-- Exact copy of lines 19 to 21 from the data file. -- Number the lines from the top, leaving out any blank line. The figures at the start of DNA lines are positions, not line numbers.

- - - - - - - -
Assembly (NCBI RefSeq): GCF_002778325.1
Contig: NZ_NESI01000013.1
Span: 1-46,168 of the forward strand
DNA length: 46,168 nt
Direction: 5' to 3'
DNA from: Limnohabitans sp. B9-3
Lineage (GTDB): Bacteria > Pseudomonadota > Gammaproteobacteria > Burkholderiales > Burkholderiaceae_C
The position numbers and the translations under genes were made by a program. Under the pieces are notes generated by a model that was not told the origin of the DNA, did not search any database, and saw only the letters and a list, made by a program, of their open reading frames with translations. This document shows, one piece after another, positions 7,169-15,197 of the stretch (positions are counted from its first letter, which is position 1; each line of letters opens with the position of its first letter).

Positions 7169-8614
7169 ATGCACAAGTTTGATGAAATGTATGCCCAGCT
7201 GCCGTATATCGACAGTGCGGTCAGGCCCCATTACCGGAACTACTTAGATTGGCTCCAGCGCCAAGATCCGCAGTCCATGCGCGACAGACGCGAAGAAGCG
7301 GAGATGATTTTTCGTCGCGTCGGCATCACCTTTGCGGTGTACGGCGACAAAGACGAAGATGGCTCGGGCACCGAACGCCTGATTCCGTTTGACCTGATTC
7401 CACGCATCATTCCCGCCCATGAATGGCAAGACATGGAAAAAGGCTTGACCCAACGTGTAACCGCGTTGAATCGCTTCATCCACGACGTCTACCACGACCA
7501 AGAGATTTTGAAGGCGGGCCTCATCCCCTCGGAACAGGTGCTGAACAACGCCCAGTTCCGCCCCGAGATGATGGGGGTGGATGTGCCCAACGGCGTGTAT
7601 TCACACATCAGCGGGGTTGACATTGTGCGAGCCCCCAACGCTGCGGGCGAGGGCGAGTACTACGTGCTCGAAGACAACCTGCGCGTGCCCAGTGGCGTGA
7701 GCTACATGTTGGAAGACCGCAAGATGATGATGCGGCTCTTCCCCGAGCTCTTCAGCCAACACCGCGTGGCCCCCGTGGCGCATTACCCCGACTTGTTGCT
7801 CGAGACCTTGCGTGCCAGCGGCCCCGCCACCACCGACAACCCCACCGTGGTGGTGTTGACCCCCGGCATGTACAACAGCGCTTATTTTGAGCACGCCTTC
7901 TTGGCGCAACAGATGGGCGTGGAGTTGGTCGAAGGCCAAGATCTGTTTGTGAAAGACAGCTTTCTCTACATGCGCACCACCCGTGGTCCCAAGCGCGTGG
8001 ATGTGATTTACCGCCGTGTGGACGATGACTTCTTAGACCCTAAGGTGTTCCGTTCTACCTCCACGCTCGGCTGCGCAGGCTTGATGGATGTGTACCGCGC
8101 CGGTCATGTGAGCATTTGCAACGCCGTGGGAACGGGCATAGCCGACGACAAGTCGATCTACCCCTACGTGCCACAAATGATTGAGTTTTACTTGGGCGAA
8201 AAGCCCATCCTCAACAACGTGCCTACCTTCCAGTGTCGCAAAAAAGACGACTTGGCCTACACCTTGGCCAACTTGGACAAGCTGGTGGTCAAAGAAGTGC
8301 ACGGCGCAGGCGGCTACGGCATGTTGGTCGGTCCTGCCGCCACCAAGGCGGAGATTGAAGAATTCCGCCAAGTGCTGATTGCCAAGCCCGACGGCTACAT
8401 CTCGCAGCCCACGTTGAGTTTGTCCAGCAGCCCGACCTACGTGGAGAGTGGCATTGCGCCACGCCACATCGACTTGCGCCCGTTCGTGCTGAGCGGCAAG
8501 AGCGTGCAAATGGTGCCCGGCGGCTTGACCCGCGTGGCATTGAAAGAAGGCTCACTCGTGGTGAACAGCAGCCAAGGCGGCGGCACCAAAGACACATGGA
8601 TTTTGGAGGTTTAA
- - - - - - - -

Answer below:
8001 ATGTGATTTACCGCCGTGTGGACGATGACTTCTTAGACCCTAAGGTGTTCCGTTCTACCTCCACGCTCGGCTGCGCAGGCTTGATGGATGTGTACCGCGC
8101 CGGTCATGTGAGCATTTGCAACGCCGTGGGAACGGGCATAGCCGACGACAAGTCGATCTACCCCTACGTGCCACAAATGATTGAGTTTTACTTGGGCGAA
8201 AAGCCCATCCTCAACAACGTGCCTACCTTCCAGTGTCGCAAAAAAGACGACTTGGCCTACACCTTGGCCAACTTGGACAAGCTGGTGGTCAAAGAAGTGC